Thursday, December 27, 2007

The Brick Wall of My Bougeois Taste

As in, once again I've run up against the brick wall of the fact that there's a quality of good "literary" fiction that I just can't take.

So I'm not going to be reading Giraffe. I'm quitting after the requisite 10%, plus a few more pages, and I would normally not be bothered by finding out, this early in the process, that a particular book is not my cup o' tea. But I had been SO excited about this book. Also, I have to say, I'm still really curious about the plot. What did happen to the giraffes? Why were they shot? But I think that finding out how it ends is a good enough reason to plow through, say, the last quarter of a book, not getting into the first 50 pages.

So what don't I like about it? Well, so far, it's the atmospheric nature of the book. So far the only things that have actually happened were 1) giraffes are caught and sorted, and 2) guy who studies giraffe circulatory systems is called to the government office, told he'd be fetching the giraffes from the ship and brining them to the zoo, and then goes home. We also have elaborate descriptions of the office he sits in, his route home, and his house. This is something like 40 pages in. Literally, nothing else happens. There are a lot of poetic moments--vignettes of things like him walking along the river and imagining an elderly couple watching him from the window of their apartment, and a flashback to how his architect mother designed the high dive of an important municipal pool and how the family went annually to view said pool and high dive.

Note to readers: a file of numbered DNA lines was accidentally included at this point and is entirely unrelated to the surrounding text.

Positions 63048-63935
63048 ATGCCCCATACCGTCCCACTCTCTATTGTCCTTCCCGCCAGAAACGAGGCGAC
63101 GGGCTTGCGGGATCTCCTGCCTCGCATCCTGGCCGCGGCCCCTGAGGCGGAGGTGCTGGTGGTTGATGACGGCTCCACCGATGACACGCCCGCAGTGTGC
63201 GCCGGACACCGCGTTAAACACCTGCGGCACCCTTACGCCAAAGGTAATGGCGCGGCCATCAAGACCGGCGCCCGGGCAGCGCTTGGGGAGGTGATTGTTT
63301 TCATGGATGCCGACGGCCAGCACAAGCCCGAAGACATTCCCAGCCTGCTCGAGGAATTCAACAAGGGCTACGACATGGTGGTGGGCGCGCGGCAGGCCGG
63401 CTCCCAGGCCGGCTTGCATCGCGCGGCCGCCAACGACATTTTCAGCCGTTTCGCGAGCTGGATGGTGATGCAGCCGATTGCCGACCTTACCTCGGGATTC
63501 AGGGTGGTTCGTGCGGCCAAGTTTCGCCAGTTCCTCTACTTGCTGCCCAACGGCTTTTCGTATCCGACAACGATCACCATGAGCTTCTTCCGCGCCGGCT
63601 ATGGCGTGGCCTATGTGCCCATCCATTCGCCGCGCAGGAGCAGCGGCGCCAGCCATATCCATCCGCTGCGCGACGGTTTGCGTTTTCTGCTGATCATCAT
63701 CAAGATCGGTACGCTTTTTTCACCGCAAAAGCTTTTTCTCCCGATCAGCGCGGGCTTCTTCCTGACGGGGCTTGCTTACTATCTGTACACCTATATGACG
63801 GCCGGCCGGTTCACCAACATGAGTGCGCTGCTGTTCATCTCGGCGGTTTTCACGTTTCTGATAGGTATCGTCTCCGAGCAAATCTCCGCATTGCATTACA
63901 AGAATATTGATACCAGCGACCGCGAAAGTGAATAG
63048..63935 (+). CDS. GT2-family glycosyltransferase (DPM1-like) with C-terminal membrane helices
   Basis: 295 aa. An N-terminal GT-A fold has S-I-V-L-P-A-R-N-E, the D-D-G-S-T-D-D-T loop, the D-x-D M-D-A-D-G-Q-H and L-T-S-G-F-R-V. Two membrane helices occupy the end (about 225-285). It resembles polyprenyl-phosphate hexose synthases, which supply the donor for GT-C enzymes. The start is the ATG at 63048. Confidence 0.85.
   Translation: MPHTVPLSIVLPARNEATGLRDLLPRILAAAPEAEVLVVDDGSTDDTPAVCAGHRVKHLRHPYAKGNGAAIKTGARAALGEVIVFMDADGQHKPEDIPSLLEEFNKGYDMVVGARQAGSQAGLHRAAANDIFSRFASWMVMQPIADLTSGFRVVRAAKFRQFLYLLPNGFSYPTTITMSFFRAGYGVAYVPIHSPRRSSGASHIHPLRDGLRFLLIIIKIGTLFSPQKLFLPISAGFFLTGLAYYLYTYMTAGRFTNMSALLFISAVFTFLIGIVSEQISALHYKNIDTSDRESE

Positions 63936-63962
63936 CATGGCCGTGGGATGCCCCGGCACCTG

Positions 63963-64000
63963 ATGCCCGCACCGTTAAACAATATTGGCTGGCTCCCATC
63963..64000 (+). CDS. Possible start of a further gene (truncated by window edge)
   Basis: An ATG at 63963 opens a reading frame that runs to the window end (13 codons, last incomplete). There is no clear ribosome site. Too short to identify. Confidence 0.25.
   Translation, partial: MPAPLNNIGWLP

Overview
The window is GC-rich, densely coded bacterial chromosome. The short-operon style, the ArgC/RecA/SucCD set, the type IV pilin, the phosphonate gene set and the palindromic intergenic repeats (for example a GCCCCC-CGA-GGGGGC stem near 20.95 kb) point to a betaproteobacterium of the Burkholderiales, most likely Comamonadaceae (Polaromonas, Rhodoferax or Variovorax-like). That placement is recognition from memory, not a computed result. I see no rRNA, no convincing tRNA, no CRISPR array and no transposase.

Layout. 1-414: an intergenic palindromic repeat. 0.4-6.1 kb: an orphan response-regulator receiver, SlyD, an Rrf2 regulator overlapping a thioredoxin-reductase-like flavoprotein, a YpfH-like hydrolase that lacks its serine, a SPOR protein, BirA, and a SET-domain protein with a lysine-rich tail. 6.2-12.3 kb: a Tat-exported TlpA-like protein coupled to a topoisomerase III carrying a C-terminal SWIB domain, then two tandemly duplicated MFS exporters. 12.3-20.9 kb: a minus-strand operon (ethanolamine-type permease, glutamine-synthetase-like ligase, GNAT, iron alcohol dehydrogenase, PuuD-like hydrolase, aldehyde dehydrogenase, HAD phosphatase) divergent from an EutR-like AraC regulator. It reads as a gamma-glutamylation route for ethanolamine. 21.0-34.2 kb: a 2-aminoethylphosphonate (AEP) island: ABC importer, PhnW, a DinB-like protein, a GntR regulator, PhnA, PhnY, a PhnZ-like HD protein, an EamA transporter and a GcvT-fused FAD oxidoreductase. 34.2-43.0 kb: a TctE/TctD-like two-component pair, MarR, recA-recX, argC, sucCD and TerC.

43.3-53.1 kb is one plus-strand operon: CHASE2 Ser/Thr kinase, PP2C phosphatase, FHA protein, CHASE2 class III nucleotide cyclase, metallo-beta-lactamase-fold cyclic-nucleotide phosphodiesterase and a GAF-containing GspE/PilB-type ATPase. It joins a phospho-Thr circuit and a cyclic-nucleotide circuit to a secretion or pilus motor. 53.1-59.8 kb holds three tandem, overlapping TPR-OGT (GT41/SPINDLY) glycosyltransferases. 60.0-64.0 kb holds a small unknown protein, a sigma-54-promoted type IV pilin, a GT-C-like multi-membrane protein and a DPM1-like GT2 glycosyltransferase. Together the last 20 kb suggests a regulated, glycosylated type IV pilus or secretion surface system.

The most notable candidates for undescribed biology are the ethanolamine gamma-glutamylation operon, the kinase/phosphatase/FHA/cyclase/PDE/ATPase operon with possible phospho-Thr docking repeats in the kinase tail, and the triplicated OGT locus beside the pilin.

Also, there's the pervasive misery of every book that takes place in a communist country, as though (and I think I've said this before) the sun never shone in Czechoslovakia.

So I am done. Stick a fork in me. Kris, next time we have lunch you will tell me how the book ends, and I will be done. I'm sorry; I feel like a bit of a failure, but it's over between me and this book. I'm reading Princess Academy, a young adult book by Shannon Hale, and Till We Have Faces by C.S. Lewis, as well as Exodus. Speaking of Till We Have Faces and Exodus in the same sentence, Becky, if you're out there, you should read The Penelopiad, by Margaret Atwood. It's a strange little slip of a book, but I think you'd really like it.

Next time:, library arrivals, and a meditation on whether it's really completely respectable to read this much YA.

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